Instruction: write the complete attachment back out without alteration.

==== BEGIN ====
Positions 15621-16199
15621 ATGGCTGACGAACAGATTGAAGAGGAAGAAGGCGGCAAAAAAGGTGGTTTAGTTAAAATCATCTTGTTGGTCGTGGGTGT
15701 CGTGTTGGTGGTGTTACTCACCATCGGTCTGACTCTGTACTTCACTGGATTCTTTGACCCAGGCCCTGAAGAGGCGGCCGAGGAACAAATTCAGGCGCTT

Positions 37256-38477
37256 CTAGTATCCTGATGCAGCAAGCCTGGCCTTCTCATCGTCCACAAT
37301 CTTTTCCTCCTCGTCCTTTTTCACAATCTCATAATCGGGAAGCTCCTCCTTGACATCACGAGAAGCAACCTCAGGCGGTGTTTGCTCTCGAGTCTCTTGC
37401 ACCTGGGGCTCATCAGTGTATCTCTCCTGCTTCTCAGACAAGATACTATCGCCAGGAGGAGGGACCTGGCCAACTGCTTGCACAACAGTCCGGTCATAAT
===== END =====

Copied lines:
Positions 15621-16199
15621 ATGGCTGACGAACAGATTGAAGAGGAAGAAGGCGGCAAAAAAGGTGGTTTAGTTAAAATCATCTTGTTGGTCGTGGGTGT
15701 CGTGTTGGTGGTGTTACTCACCATCGGTCTGACTCTGTACTTCACTGGATTCTTTGACCCAGGCCCTGAAGAGGCGGCCGAGGAACAAATTCAGGCGCTT

Positions 37256-38477
37256 CTAGTATCCTGATGCAGCAAGCCTGGCCTTCTCATCGTCCACAAT
37301 CTTTTCCTCCTCGTCCTTTTTCACAATCTCATAATCGGGAAGCTCCTCCTTGACATCACGAGAAGCAACCTCAGGCGGTGTTTGCTCTCGAGTCTCTTGC
37401 ACCTGGGGCTCATCAGTGTATCTCTCCTGCTTCTCAGACAAGATACTATCGCCAGGAGGAGGGACCTGGCCAACTGCTTGCACAACAGTCCGGTCATAAT